We realize that the dismissal of the instant case is unusual. However, the circumstances of the case are unusual. The court has been presented with an indictment involving alleged contempt of its own order. The order was drafted by the government, which now is attempting to prosecute contempt of the order despite its own failure to follow the order. The facts of the case have been made clear on the record, in a manner similar to a statement of undisputed material facts in a motion for summary judgment under Fed. R. Civ. P. 56 and Local Rule for the Middle District of Pennsylvania 401.4. All of these circumstances take this case out of the realm of the "usual" for purposes of a motion to dismiss.

 If the court were to deny the motion to dismiss, it is crystal clear to the court that further trial preparation, jury selection and presentation of the government's case would be a complete waste of judicial resources and an unnecessary imposition on the jurors. There is absolutely no doubt that the court would grant defendant's motion for judgment of acquittal at the close of the evidence offered by the government, in accordance with Fed. R. Crim. P. 29(a). Under these extraordinary circumstances, the court has construed Rule 12(b) in the only possible fashion consistent with the directive in Rule 2 to eliminate "unjustifiable expense and delay" in providing a "just determination" of this criminal proceeding. This motion is fully "capable of determination without the trial of the general issue." Fed. R. Crim. P. 12(b).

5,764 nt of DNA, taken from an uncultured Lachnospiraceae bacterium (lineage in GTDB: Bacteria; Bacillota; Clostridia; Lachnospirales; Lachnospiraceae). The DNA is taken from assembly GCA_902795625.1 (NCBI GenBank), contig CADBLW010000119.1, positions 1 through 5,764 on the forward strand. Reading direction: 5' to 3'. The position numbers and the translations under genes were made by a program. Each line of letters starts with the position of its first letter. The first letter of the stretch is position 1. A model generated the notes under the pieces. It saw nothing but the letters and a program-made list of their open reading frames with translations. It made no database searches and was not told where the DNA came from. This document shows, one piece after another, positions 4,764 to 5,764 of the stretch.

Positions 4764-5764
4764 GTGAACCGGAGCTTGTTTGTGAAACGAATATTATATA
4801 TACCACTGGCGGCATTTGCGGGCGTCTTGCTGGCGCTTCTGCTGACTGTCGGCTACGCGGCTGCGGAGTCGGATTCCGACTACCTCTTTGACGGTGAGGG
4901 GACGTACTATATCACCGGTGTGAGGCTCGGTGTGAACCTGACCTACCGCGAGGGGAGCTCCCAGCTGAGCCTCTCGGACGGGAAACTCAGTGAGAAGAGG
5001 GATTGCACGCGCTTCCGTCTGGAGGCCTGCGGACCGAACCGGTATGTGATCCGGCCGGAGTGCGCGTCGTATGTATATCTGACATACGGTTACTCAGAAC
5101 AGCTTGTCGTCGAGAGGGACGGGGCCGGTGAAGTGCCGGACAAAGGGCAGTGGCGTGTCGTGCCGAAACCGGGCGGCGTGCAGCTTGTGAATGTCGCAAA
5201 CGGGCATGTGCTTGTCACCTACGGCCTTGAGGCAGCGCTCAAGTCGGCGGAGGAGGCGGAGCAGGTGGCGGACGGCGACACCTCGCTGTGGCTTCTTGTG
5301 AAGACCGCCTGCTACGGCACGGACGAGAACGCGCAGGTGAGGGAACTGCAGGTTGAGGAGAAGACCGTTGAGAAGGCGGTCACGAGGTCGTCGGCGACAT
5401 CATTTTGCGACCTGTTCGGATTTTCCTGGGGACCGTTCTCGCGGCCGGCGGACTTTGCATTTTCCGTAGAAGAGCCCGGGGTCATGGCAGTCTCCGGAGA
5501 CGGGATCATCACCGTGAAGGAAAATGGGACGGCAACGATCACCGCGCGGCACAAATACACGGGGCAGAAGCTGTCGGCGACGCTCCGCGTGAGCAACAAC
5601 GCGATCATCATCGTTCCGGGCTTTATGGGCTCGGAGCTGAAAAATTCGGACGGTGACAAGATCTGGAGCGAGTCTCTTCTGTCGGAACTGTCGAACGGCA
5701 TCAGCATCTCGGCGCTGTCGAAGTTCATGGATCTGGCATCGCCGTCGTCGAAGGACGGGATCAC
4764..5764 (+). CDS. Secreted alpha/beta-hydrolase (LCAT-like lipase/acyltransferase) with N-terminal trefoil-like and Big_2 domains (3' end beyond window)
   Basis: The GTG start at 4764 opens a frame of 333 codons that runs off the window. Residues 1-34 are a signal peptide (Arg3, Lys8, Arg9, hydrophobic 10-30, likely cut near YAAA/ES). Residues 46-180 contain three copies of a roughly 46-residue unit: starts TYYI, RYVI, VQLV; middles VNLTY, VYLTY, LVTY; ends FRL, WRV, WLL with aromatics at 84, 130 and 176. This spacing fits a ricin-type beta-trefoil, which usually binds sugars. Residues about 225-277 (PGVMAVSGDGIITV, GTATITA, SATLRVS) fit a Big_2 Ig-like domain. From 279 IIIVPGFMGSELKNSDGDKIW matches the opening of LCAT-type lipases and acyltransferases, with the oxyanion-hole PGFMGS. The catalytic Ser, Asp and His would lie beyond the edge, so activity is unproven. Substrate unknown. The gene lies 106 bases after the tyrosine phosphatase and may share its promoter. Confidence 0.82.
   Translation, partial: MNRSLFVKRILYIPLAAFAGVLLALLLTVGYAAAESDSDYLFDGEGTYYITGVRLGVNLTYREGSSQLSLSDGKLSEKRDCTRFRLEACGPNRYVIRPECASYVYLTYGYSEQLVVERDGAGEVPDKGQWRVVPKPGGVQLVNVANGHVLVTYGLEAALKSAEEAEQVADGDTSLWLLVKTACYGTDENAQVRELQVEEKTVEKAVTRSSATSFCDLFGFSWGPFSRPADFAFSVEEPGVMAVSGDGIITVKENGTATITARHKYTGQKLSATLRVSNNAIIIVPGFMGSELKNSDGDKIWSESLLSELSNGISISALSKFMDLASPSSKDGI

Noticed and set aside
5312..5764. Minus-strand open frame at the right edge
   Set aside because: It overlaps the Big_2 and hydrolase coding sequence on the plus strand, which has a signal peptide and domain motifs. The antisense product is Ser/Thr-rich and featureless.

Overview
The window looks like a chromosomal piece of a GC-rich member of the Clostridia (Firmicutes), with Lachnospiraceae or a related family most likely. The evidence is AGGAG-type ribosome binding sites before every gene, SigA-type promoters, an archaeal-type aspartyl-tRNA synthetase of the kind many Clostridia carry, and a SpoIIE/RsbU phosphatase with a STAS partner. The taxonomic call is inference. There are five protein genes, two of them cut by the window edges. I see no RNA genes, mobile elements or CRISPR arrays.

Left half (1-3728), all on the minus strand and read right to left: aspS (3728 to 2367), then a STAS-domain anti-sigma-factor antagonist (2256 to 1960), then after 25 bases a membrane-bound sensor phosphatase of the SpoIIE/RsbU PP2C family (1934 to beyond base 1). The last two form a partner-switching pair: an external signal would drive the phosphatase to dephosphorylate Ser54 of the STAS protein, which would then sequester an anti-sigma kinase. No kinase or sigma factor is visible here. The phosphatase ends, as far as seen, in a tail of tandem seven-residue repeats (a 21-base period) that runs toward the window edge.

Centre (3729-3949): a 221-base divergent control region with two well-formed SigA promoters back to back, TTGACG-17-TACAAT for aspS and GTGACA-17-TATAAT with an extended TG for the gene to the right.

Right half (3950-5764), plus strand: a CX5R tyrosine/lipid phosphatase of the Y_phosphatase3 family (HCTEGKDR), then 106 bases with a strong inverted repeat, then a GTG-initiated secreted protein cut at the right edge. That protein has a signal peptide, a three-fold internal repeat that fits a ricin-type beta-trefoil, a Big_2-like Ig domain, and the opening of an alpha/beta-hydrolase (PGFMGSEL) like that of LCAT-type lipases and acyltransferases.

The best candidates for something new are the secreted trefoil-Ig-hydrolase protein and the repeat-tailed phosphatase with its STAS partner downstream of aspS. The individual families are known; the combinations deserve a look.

The only issue remaining, then, is entirely legal: whether the conduct of the defendant may constitute contempt of this court's order. Since the conduct to be proven is not unlawful, there cannot have been probable cause established before the grand jury that a crime was committed. Our holding, however, should be limited to the unusual circumstances of the case.


 Since we will dismiss the indictment, the motion to join offenses for trial becomes moot, and therefore will be denied.

 An order will be issued consistent with this memorandum.

 James F. McClure, Jr.

 United States District Judge


 For the reasons stated in the accompanying memorandum, IT IS ORDERED THAT:

 1. Defendant's motion (record document no. 11) to dismiss is granted pursuant to Fed. R. Crim. P. 12(b)(1).

 2. The government's motion (record document no. 9) to join offenses for trial is denied.

 James F. McClure, Jr.

 United States District Judge